The Clinton Administration has awakened–at last–to the catastrophe brewing in Colombia. That is the meaning of the recent visit to Bogotá by Under Secretary of State Thomas Pickering. His message: The United States must support President Andres Pastrana’s stalled peace process and reject calls for new military aid to the Colombian Army to fight drugs and “narcoguerrillas.” Pickering’s mission was reinforced in an unprecedented New York Times editorial by Madeleine Albright. Pastrana “needs–and deserves–international support that focuses on more than drug interdiction and eradication,” wrote Albright. That sentence marks a historic break with the narcotization of US Colombia policy and opens windows onto a world of new possibilities for the Washington-Bogotá relationship. Perhaps President Clinton will now get off the fence and provide urgently needed leadership.
For in Bogotá time is running out. Escalating rural and urban terror by guerrillas and paramilitaries, soaring drug cultivation and the worst economic crisis in seventy years are closing in on the courageous Pastrana. Anticipating an eventual return to war, guerrilla kidnappings for ransom–the next highest source of revenue for the rebels after drugs–have multiplied. Mass abductions and random rebel roadblocks have spread terror, bringing the war home to the urban middle class. One-fifth of the work force is unemployed, the currency has fallen by 42 percent against the dollar and 1.5 million people have been internally displaced by brutal rural killings and land seizures.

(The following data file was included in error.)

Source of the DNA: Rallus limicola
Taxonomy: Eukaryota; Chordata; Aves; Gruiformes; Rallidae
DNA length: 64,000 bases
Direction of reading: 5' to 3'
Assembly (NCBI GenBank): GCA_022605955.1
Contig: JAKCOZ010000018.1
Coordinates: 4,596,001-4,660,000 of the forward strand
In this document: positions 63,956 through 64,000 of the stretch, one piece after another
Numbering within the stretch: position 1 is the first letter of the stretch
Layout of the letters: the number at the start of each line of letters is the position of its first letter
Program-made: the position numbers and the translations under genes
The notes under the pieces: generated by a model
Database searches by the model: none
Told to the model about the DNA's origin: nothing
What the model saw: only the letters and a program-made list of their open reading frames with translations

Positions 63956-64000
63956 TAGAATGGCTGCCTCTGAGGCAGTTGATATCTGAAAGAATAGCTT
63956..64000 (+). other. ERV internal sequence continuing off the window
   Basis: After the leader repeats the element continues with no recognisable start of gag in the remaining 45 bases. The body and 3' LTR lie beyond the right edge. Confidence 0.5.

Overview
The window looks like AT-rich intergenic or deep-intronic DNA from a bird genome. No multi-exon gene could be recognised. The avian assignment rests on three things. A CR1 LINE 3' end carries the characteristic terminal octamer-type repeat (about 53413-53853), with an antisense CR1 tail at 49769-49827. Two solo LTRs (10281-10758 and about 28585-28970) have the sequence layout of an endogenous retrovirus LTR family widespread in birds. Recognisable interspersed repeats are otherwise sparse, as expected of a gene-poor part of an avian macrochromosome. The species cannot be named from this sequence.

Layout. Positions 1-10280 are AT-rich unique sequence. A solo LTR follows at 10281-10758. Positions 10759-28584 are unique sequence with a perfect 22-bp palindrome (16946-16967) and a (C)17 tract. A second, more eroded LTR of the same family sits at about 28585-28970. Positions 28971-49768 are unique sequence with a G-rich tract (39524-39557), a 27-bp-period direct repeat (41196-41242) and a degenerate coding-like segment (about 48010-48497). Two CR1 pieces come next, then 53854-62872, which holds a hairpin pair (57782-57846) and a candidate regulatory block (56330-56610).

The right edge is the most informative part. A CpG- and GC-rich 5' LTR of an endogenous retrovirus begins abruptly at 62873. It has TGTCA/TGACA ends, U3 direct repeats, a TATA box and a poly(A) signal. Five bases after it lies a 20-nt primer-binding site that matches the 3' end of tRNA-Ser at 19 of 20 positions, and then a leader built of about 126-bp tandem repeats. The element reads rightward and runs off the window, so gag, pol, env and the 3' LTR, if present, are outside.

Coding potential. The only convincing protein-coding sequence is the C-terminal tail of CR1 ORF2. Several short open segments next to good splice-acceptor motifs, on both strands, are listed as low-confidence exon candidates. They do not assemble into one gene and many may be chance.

The blame for this perilous unraveling of Colombia’s peace process rests principally with the leaders of the guerrillas of the Revolutionary Armed Forces of Colombia (FARC). Instead of talking, the FARC has used the demilitarized zone Pastrana ceded to it as a secure environment for peace talks to instead hide kidnap victims, forcibly recruit local schoolchildren, intimidate the local population and create a safe haven from which to launch large-scale offensives. Asked to account for thirty-four people who disappeared within the zone, FARC spokesman Raul Reyes told the press that eleven of them had been executed as army spies. Colombians have been repelled and have lost faith in the FARC’s desire for peace. Support for the insurgents has shrunk to historic lows, and their terror tactics have opened a dangerous political space for ultraright paramilitaries. Pressure is mounting on Pastrana to unleash the army.
In fairness, the government’s weakness, acutely visible in its inability to halt the army’s continued reliance on the paramilitaries, gives the guerrillas good reason to mistrust Pastrana’s ability to implement any peace accords in the face of the fanatical opposition of an entrenched minority that has sabotaged every previous peace effort for twenty years. This past April, with crucial American help, two senior generals were cashiered for paramilitary involvement. But Pastrana’s orders to disband paramilitary chief Carlos Castaño’s forces and put him and his powerful patrons behind bars gather dust, while evidence of army participation in paramilitary atrocities accumulates in the folders of investigators for the Attorney General’s human rights office. Castaño’s recent announcement that he has fielded a new “front,” recruited exclusively from former soldiers, offers clear proof of the ideological kinship with the military that perpetuates this criminal alliance.